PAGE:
A view from inside the doorway.

Just look at those fabulous beams!

The room had everything you could want: a lovely bed, a comfortable sitting area with a coffee table, a desk and chairs with free WiFi (and wired Internet access) a coffee machine, kettle, free mineral water, a packed mini-bar plus re-stocked consumables (including hot chocolate!) The view was always fascinating; the ever-changing Square!

The bathroom was very flash, but awkward to get a decent picture of, sorry. I wish the water-flow of the shower at either of our homes was anywhere near as good as it was here!  

Enough of indoors, 

Krakow is a beautiful place, and I want you to see just how much there was to be enjoyed.

We took a city tour on a golf cart! It was really good, quiet, smooth and the driver was a very pleasant young chap, with reasonable English. The guide commentary wasn't via earphones but speakers strategically placed around the vehicle, and they were always audible without being too loud. The vehicles were just waiting around all over the place, some had 4 passenger seats and others 6. We also saw a fancy tuc-tuc:

The tuc-tuc didn't seem to move, it was advertising a restaurant which it stood outside of. We noticed at least one golf cart with P45 mirrors on it, that was a surprise, I can tell you! (Colloquialism: P45 mirrors = rear view mirrors, the type of which began to appear on expensive coaches in the UK in the late 1980's, and were so expensive to replace that drivers were afraid of being sacked if they broke one, hence the P45 reference, a P45 being an income tax form which an employer would give to an employee when his employment was terminated.)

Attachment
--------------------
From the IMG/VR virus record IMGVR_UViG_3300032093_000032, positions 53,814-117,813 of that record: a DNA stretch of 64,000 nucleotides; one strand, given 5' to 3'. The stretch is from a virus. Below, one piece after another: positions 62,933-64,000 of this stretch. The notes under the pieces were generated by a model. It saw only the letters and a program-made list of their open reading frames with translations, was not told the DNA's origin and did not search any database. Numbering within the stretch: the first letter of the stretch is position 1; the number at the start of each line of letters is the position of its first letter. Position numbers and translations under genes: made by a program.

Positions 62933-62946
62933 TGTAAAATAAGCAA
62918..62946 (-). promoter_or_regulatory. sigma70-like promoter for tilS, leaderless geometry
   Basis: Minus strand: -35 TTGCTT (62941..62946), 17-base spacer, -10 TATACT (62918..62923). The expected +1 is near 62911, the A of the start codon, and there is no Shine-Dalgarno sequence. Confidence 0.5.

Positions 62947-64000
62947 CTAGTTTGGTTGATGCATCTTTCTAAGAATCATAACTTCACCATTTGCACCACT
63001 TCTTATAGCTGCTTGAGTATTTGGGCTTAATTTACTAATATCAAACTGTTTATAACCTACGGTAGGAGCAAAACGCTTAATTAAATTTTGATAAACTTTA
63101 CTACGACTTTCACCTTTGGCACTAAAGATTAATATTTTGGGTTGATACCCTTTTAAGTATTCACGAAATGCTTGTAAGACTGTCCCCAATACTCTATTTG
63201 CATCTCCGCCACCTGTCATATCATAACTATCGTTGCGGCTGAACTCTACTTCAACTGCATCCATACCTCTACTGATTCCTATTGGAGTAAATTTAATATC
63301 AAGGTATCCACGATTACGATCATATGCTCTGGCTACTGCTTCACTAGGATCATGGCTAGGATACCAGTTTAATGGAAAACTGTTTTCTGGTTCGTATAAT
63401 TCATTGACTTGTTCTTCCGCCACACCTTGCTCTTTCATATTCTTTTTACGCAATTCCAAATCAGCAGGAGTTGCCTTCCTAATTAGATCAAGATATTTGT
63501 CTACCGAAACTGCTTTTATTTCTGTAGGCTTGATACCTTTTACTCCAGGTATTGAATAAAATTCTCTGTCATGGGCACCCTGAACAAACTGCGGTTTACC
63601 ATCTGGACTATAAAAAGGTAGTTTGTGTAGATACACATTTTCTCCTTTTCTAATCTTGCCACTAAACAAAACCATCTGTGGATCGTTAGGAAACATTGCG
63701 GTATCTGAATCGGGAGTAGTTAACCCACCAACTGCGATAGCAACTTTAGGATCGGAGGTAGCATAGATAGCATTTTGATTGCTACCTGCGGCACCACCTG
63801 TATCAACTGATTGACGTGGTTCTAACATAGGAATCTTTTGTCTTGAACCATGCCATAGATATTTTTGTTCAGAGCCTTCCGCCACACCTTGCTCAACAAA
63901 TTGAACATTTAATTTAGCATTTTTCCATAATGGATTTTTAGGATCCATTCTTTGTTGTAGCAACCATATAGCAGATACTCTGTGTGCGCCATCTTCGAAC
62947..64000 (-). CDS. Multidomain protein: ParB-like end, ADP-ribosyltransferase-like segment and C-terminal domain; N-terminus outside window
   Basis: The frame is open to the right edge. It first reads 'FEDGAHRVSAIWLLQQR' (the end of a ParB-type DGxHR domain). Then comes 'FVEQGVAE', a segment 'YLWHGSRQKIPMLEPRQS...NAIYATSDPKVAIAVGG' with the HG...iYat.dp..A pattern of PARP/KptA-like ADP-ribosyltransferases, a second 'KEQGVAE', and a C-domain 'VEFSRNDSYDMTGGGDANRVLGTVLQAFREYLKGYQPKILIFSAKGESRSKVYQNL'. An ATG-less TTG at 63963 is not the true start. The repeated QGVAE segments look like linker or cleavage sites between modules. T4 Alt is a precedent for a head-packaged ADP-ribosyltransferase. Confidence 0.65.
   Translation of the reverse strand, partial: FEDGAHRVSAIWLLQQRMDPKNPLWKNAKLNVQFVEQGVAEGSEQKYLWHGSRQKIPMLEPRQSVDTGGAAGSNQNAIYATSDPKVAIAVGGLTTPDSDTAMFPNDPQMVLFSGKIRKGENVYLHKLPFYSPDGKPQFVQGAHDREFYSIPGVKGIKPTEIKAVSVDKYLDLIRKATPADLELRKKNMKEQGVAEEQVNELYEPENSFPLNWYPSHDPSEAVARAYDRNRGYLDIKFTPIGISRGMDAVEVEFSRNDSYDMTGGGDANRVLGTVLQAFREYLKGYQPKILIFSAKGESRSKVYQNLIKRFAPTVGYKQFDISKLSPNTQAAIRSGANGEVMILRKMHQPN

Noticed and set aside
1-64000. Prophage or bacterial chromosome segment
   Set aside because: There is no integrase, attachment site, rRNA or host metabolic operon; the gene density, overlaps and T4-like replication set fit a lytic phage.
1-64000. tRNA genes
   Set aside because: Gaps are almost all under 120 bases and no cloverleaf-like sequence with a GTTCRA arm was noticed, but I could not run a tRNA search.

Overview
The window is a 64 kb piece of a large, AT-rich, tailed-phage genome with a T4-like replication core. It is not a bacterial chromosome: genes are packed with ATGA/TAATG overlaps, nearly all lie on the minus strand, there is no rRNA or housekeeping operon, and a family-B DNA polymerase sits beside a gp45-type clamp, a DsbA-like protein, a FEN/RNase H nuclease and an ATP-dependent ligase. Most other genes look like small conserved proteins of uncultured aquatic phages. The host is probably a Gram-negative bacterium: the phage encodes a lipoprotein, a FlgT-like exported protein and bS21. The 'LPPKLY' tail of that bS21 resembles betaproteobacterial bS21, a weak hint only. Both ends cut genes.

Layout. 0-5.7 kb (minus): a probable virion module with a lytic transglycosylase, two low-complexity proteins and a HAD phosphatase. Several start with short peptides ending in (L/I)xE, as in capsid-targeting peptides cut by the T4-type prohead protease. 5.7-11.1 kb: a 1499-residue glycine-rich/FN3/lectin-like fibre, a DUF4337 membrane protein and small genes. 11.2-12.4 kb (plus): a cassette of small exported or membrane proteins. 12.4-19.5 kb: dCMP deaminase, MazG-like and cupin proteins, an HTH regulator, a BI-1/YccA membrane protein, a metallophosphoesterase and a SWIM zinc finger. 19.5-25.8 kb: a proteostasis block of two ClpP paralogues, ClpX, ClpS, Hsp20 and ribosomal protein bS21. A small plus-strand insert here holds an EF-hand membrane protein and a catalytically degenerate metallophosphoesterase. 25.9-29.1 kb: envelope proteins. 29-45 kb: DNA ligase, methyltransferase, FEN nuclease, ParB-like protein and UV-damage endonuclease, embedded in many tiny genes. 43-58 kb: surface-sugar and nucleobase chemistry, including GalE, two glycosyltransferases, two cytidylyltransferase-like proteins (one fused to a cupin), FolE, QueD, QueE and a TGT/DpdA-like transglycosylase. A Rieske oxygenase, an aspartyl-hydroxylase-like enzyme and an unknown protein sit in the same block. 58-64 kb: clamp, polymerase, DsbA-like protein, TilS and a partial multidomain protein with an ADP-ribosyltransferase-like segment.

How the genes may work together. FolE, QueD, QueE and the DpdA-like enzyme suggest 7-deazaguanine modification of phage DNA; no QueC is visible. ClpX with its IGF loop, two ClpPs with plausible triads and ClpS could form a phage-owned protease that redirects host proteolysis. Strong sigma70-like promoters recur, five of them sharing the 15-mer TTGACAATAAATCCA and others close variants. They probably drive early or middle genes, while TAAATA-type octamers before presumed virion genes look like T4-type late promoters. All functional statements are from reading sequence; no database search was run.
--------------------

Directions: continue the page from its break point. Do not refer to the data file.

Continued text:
Poland, in general being a big Catholic country, has a church on every corner, rather like mosques in Luxor, but they certainly differ in the style and quality of the architecture! The one's we dipped into were fabulous. Here's a few shots: